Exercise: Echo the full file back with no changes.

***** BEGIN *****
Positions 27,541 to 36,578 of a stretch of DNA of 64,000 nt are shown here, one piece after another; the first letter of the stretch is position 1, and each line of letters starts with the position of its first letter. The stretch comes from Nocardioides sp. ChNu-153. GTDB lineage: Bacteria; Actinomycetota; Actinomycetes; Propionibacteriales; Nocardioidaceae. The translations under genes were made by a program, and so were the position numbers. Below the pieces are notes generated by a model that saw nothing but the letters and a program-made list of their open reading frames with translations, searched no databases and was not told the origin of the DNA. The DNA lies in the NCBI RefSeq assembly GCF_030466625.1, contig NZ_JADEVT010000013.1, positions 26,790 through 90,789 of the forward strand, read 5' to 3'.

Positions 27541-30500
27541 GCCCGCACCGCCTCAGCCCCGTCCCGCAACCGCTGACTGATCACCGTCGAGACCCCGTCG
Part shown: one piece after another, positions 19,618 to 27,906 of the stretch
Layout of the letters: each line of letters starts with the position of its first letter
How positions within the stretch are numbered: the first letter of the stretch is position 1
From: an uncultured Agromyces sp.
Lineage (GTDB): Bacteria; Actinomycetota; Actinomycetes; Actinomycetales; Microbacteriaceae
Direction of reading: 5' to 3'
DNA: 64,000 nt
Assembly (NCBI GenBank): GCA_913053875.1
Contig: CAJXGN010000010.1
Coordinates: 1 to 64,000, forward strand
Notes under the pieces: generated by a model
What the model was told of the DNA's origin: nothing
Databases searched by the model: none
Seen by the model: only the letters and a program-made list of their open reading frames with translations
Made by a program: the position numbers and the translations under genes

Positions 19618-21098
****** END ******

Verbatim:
Positions 27,541 to 36,578 of a stretch of DNA of 64,000 nt are shown here, one piece after another; the first letter of the stretch is position 1, and each line of letters starts with the position of its first letter. The stretch comes from Nocardioides sp. ChNu-153. GTDB lineage: Bacteria; Actinomycetota; Actinomycetes; Propionibacteriales; Nocardioidaceae. The translations under genes were made by a program, and so were the position numbers. Below the pieces are notes generated by a model that saw nothing but the letters and a program-made list of their open reading frames with translations, searched no databases and was not told the origin of the DNA. The DNA lies in the NCBI RefSeq assembly GCF_030466625.1, contig NZ_JADEVT010000013.1, positions 26,790 through 90,789 of the forward strand, read 5' to 3'.

Positions 27541-30500
27541 GCCCGCACCGCCTCAGCCCCGTCCCGCAACCGCTGACTGATCACCGTCGAGACCCCGTCG
Part shown: one piece after another, positions 19,618 to 27,906 of the stretch
Layout of the letters: each line of letters starts with the position of its first letter
How positions within the stretch are numbered: the first letter of the stretch is position 1
From: an uncultured Agromyces sp.
Lineage (GTDB): Bacteria; Actinomycetota; Actinomycetes; Actinomycetales; Microbacteriaceae
Direction of reading: 5' to 3'
DNA: 64,000 nt
Assembly (NCBI GenBank): GCA_913053875.1
Contig: CAJXGN010000010.1
Coordinates: 1 to 64,000, forward strand
Notes under the pieces: generated by a model
What the model was told of the DNA's origin: nothing
Databases searched by the model: none
Seen by the model: only the letters and a program-made list of their open reading frames with translations
Made by a program: the position numbers and the translations under genes

Positions 19618-21098